An Appreciation – Rashomon
The horror aspects come to full fruition by the testimony of the dead husband. Told through a medium (Noriko Honma), there is an overtly haunting quality as the husband gives his recount of the crime. The medium twists and turns with awkward physicality, as the husband’s voice comes through of her mouth like a demon reaching out from the abyss. The editing cuts between the flashback and the medium, creating an unnerving, spooky effect. The husband believes that the wife became attracted to the bandit. Her unfaithfulness fills the husband with jealousy and humiliation. He was the one who died – while everyone else lives on he must suffer in the emptiness of death. To him, the wife tried to force the bandit to commit the murder, acting with Lady MacBeth-like cunning. The bandit refused – both he and the wife left the husband alone in the forest. Abandoned and ashamed, the husband confesses that he committed suicide, unable to overcome his feelings of loss and betrayal.
Who’s telling the truth? Who’s lying? It is never made clear – characters might even be lying without realizing it. Even the woodcutter, who reveals that he was there to see the crime take place, maybe misconstruing the story. He describes the sword fight between the bandit and husband as sloppy, with both stumbling over themselves in fear and exhaustion. Everyone is painted as pathetic – the men indecisive and cruel, the wife unhinged and emotionally sporadic. How much of this can we trust? We discover that the woodcutter stole the wife’s dagger for his own benefit and lied during the trial to avoid getting implicated. The actions of all four were for self-preservation – they are all guilty in one way or another. How difficult is it for us to admit our own faults and weaknesses? In his memoir, Kurosawa says of the film’s central theme, “Human beings are unable to be honest with themselves about themselves.”
The writing and direction insert the viewer as an active character. Each interrogation is shot with the character facing directly into the camera. There is no investigator shown, nor do we see any judge or jury. The characters address questions we don’t hear being asked. Eyelines look slightly off camera or straight into it. We the audience are placed into the position of power, where we take on the role of the interrogator. It is on us to interpret each testimony, to take what is being explained and having to put the pieces together. In this way, Kurosawa shows how easily people can be deceived or corrupted. Our allegiances shift after every piece of new information is brought to light. Every person we see operates with a certain level of ego, and it’s up to us to decide what really happened.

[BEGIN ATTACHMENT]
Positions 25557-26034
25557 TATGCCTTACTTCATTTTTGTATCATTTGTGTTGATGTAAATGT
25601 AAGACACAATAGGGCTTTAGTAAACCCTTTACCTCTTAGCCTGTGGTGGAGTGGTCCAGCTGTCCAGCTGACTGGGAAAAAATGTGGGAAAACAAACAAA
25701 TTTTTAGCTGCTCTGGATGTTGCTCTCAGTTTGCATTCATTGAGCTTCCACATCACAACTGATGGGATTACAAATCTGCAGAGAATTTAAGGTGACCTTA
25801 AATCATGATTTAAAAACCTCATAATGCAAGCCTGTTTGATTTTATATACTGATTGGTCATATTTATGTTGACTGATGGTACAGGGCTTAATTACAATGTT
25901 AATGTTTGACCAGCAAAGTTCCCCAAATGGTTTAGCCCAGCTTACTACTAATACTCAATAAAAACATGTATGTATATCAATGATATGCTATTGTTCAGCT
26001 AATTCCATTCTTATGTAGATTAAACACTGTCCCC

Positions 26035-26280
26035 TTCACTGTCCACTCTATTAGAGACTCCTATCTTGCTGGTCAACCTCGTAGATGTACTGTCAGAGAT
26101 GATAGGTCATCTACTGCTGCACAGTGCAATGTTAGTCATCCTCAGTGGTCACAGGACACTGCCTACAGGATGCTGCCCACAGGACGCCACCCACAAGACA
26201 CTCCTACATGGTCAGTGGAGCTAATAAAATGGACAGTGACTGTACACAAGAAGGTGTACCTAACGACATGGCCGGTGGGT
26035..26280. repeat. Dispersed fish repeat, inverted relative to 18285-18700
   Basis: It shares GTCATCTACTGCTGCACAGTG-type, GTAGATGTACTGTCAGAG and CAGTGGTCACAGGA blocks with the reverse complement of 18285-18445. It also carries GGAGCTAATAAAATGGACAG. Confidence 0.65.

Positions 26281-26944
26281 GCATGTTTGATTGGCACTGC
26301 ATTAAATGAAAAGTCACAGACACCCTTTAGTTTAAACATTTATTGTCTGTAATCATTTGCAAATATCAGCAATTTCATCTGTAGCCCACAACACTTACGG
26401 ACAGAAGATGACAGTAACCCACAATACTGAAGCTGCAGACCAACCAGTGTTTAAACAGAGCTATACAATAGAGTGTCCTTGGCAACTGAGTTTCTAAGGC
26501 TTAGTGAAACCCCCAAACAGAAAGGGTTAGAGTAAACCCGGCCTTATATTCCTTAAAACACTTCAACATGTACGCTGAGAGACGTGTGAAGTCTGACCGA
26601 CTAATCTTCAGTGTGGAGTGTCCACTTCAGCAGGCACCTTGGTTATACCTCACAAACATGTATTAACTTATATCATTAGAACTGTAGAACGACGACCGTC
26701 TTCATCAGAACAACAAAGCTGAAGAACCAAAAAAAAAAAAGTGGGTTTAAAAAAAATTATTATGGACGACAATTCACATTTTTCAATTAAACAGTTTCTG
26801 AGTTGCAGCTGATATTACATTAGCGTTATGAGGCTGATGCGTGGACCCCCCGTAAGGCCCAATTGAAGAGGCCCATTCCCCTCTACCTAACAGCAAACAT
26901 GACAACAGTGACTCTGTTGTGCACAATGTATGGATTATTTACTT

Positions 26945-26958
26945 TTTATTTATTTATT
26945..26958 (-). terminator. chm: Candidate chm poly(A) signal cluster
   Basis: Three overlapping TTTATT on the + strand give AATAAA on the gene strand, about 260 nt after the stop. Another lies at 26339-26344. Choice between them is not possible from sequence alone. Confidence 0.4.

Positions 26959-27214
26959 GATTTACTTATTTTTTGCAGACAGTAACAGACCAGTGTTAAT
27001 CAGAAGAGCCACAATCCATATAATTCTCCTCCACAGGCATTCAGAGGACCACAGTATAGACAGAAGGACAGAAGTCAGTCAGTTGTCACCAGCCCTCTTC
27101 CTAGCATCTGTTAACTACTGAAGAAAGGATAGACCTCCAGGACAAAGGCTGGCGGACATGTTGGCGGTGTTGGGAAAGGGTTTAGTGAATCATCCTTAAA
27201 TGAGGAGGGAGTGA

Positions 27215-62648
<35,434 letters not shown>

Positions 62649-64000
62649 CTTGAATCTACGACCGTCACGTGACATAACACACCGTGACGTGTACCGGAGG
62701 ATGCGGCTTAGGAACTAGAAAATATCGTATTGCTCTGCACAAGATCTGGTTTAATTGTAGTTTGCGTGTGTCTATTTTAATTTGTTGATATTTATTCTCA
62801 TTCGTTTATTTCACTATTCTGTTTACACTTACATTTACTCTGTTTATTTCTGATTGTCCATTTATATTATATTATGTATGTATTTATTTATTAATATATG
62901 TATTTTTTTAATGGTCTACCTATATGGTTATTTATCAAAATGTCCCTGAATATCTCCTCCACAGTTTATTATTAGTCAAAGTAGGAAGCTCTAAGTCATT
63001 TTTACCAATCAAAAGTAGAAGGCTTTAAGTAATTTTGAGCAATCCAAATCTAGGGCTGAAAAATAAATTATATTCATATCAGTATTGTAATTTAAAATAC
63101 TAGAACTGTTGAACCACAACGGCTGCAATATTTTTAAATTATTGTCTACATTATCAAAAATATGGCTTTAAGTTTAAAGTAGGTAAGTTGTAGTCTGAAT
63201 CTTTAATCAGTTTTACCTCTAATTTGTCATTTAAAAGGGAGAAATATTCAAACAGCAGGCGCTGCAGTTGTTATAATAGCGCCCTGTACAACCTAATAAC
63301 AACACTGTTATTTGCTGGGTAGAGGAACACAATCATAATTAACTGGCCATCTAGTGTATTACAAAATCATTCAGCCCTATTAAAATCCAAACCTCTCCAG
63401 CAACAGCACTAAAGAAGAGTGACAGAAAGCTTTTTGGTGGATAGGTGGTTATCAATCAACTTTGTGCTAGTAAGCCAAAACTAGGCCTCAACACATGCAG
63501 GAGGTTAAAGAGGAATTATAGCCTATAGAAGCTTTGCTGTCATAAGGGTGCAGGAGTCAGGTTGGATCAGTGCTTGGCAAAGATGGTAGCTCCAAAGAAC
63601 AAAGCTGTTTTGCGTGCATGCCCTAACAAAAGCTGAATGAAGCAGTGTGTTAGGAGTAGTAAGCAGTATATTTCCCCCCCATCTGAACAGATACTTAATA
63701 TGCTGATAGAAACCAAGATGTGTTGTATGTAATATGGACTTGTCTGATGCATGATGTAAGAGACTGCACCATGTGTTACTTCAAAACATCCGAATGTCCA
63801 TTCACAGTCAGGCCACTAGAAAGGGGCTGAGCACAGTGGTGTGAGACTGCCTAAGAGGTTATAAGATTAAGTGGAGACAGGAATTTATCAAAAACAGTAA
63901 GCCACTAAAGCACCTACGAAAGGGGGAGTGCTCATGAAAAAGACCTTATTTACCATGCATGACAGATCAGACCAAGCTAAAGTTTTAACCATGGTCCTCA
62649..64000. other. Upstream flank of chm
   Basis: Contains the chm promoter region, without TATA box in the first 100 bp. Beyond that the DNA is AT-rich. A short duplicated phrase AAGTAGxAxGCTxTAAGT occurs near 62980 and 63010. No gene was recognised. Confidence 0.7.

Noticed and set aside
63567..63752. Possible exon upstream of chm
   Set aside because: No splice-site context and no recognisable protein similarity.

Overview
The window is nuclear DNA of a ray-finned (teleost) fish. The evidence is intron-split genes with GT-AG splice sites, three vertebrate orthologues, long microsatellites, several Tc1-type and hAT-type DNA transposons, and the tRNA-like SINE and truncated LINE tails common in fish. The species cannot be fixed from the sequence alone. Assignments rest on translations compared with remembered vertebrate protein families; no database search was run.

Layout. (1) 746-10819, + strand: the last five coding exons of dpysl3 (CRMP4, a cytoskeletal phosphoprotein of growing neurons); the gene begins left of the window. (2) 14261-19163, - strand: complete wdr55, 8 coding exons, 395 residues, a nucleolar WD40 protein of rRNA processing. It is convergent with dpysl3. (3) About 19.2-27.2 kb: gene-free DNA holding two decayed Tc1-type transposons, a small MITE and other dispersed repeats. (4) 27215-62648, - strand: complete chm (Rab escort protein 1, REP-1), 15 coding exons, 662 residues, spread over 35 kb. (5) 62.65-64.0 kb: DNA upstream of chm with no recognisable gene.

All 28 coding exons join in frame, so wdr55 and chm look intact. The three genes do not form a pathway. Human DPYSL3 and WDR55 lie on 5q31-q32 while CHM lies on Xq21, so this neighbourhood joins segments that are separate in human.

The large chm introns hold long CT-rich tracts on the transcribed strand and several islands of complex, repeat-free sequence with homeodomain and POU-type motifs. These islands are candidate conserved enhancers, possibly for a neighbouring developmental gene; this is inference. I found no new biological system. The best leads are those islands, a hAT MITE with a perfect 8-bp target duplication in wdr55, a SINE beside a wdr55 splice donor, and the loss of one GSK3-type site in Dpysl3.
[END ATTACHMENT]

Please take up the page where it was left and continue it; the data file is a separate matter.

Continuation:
It’s a battle between good and evil, between hope and despair. Throughout, the priest grapples with the darkness he sees and how shattered the world has become. The temple he sits in has nearly collapsed, his clothes are tattered, and the person he is sharing this tale with (the woodcutter) has been exposed as a liar. He senses hopelessness all around him. Rashomon was made soon after WWII and the bombings of Hiroshima and Nagasaki. Much of the film’s tone reflects the social outlook of post war Japan. Although we are exposed to misery and immorality throughout, Kurosawa decides to end on an oddly upbeat note. Things change once the woodcutter, priest, and commoner discover an abandoned baby. The rain stops and the woodcutter takes the baby as one of his own. Observe which direction the woodcutter goes as he walks away from the temple: he walks straight toward the camera. Just like the testimonies, the final shot places the viewer in the position to make a choice, but this time it is plays in the opposite of all that we’ve witnessed. The baby becomes a symbol of reconciliation, recovery, and healing, as if Kurosawa is trying to guide us out of the shadows of war toward a promising future. We are given the responsibility to learn from the mistakes of these characters to live better lives and be more empathetic toward others. The film doesn’t close with a solution – we are left to fill in those empty spaces ourselves.
Is the ending too optimistic? An argument can be made that the evils of the world can’t be reversed just by the single image of a baby. But this view is nihilistic. If anything, Rashomon – as well as Kurosawa himself – is humanist. The film believes that no matter how bleak things may seem, the faith of a better tomorrow makes the effort to move forward all the worthwhile. That is Kurosawa’s great vision. Through striking imagery, brilliant construction, and creative execution, he sifted through the darkness of the soul to find grace and humanity. His approach is sophisticated and thought provoking, and his legacy has only solidified with each passing year. Kurosawa pushed through the boundaries of the artform to redefine storytelling itself.